Design and Analysis

Swimming, Flying, Walking in the Holodeck

23 August 2017

Virtual reality arena for fish. Source: Straw LabVirtual reality arena for fish. Source: Straw LabExperimental designs to better understand brain function are being created with virtual reality.

Most current research that studies the complex interactions of neurons underlying behavior require full or partial immobilization of an animal, which restricts sensory input and feedback – and ultimately impacts neuronal and behavioral responses. But a new system called FreemoVR takes a different approach.

As presented in the journal Nature Methods, FreemoVR immerses a freely-moving animal in a reactive, computer-controlled three-dimensional world. Lead developer Andrew Straw of the University of Freiburg refers to the system as a “holodeck.”

Computer displays create the walls and floors of behavioral arenas – allowing an experimenter to control an animal's visual experience while maintaining natural feedback for its tactile senses. Using zebrafish, flies and mice, researchers used the system to investigate naturalistic responses as animals swam, flew or walked through the VR environment.

"We wanted to create a holodeck for animals […] a reactive, immersive environment under computer control so that we could perform experiments that would reveal how they see objects, the environment, and other animals," said Straw.

The system was sensitive enough to reveal previously unnoticed behavioral differences between wild type and mutant zebrafish strains. It also helped scientists further explore the rules that govern social interactions of real zebrafish with virtual ones – for instance, a prospective leader fish would minimize the risk of losing followers by balancing swimming direction preference with the social responsiveness of the subordinate fish.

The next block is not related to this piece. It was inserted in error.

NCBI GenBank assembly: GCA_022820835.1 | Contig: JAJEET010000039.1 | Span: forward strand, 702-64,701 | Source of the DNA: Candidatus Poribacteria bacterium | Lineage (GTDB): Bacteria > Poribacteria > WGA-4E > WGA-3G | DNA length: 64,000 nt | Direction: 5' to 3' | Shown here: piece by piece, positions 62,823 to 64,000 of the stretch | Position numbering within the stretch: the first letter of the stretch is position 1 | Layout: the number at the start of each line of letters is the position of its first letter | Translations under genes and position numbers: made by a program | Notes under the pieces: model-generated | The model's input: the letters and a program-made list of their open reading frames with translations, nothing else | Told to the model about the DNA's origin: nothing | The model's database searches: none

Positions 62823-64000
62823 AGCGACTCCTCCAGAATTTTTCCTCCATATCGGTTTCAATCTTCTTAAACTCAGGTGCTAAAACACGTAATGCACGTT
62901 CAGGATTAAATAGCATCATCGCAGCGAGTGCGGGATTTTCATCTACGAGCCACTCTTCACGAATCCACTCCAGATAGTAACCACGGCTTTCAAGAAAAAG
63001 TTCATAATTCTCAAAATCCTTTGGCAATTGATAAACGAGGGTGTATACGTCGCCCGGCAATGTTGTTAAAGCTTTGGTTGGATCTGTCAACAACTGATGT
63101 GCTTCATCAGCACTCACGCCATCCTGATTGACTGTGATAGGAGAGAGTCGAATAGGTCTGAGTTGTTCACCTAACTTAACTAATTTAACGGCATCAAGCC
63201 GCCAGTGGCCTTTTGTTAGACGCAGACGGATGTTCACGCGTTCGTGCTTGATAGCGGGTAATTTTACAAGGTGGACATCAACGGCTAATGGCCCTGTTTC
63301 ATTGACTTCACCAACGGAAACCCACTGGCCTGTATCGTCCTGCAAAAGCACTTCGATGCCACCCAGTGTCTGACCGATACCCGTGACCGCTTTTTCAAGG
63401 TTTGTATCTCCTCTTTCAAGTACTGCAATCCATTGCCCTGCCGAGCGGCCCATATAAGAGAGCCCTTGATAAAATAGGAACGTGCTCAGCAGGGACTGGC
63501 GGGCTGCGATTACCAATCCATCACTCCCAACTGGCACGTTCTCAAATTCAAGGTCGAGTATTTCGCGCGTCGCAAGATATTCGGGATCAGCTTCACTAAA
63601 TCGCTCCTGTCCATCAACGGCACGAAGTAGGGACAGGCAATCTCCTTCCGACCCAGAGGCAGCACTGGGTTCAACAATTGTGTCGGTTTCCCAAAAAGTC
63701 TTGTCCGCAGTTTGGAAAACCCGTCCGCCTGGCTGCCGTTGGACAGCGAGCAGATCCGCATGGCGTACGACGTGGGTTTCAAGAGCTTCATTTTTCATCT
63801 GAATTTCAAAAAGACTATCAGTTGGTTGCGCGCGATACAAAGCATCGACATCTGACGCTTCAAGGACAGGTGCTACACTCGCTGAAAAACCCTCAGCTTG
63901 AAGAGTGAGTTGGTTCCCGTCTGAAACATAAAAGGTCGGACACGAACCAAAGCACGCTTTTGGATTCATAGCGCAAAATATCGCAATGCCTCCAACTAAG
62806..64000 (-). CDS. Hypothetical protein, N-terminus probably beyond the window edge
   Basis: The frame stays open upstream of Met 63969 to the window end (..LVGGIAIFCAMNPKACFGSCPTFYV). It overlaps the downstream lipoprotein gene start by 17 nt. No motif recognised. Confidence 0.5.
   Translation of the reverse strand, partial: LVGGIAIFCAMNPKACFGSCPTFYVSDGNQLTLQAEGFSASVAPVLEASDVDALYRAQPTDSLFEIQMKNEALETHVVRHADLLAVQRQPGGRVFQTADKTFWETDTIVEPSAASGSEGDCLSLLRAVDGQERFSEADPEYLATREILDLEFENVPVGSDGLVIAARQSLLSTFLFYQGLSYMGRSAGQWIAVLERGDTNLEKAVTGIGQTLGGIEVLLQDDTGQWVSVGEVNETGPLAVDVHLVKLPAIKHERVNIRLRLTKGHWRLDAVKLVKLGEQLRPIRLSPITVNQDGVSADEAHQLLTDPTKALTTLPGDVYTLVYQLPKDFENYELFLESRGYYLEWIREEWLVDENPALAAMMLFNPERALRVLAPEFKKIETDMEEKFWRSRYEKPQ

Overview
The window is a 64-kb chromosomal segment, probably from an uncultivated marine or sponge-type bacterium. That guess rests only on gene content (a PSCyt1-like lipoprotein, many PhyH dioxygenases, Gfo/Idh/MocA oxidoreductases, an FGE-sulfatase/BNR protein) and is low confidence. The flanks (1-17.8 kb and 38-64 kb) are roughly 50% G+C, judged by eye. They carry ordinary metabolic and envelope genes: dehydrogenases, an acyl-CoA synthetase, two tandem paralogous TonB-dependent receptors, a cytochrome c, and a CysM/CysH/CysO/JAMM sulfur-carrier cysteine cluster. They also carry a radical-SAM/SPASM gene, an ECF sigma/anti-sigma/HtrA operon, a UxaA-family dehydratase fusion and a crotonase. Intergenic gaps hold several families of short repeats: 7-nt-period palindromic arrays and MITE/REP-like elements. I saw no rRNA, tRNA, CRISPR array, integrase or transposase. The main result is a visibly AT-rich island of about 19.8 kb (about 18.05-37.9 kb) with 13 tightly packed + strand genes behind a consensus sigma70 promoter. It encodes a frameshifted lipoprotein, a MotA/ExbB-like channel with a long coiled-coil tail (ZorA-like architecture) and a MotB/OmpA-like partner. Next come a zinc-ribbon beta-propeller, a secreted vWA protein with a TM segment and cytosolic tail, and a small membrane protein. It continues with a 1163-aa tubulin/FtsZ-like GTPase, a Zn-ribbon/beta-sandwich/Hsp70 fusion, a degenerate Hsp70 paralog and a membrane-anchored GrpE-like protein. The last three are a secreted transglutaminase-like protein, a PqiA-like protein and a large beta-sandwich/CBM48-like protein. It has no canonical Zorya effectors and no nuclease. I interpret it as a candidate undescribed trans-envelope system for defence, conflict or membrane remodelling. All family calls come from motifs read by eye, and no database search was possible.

"I am particularly excited about the possibility to mimic more complex, naturalistic environments and to test more advanced brain functions in medaka and zebrafish,” said Max F. Perutz Laboratories (MFPL) scientist Kristin Tessmar-Raible, who led most of the fish work. “It will help us to better understand brain functions, and to what extent we can use these diurnal vertebrates as models for neuropsychological malfunctions.”

The researchers hope to use FreemoVR to gain insights into the brain function behind high-level behaviors like navigation, to better understand causality in the collective behavior of social groups and eventually to study behavior mechanisms connected to the conditions in which the brain evolved to operate.

Adapted from a University of Vienna press release.

To contact the author of this article, email tony.pallone@ieeeglobalspec.com


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